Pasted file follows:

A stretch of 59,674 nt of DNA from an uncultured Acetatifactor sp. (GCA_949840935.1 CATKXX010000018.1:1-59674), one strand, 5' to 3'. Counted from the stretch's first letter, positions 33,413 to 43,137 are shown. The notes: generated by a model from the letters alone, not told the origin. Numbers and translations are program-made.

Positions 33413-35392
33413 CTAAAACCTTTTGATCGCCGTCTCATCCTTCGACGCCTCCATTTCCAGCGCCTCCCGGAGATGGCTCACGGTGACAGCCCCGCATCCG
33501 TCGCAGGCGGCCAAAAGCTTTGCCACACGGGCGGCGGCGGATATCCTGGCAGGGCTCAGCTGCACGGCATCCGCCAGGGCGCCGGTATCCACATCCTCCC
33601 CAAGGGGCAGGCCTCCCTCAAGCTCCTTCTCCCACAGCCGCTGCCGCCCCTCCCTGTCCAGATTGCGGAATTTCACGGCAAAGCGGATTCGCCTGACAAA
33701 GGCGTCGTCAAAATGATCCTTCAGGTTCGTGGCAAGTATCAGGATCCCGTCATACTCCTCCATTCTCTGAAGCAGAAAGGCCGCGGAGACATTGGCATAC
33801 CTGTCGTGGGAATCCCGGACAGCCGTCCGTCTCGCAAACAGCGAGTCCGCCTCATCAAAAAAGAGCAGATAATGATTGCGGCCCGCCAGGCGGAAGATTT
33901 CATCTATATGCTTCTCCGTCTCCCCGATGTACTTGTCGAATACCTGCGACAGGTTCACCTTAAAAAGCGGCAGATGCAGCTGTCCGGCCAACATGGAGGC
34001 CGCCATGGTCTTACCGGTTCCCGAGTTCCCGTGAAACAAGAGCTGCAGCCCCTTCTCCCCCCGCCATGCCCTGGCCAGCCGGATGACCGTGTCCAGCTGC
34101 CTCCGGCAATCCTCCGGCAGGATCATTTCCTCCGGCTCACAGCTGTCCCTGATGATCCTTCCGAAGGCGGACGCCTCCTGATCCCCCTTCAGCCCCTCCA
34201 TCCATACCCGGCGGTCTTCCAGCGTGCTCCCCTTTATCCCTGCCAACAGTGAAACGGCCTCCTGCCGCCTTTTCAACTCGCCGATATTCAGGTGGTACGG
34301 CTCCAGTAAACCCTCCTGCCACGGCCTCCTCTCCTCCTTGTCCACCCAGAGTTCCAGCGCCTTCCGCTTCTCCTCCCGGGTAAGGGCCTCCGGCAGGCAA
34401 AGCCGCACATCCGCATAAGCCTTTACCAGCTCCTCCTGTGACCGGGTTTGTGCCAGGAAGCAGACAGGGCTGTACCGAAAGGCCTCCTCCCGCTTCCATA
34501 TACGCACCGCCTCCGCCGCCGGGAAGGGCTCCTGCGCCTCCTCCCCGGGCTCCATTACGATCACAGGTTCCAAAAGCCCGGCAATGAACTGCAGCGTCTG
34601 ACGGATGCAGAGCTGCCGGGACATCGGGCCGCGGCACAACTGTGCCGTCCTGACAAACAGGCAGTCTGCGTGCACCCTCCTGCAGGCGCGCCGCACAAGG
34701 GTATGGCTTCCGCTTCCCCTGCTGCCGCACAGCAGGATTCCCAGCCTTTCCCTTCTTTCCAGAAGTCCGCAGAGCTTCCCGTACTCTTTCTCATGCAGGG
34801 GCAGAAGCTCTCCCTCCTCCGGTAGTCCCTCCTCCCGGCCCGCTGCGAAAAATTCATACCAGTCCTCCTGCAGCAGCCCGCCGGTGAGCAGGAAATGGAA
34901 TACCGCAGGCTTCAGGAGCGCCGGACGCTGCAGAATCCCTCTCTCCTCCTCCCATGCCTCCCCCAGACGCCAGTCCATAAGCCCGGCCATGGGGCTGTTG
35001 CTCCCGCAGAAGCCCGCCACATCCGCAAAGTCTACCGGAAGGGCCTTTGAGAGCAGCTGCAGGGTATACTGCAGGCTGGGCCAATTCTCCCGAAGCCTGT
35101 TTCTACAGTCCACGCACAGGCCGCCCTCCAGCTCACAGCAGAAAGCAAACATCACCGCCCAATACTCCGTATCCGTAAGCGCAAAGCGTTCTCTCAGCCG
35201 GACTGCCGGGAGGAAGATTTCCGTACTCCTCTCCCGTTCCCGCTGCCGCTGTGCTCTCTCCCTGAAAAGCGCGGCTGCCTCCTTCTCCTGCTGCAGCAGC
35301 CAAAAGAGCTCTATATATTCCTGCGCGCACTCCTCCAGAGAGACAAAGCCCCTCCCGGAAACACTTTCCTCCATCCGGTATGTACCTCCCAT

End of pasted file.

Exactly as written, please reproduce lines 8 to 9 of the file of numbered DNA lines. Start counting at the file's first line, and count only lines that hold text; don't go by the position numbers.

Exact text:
33901 CATCTATATGCTTCTCCGTCTCCCCGATGTACTTGTCGAATACCTGCGACAGGTTCACCTTAAAAAGCGGCAGATGCAGCTGTCCGGCCAACATGGAGGC
34001 CGCCATGGTCTTACCGGTTCCCGAGTTCCCGTGAAACAAGAGCTGCAGCCCCTTCTCCCCCCGCCATGCCCTGGCCAGCCGGATGACCGTGTCCAGCTGC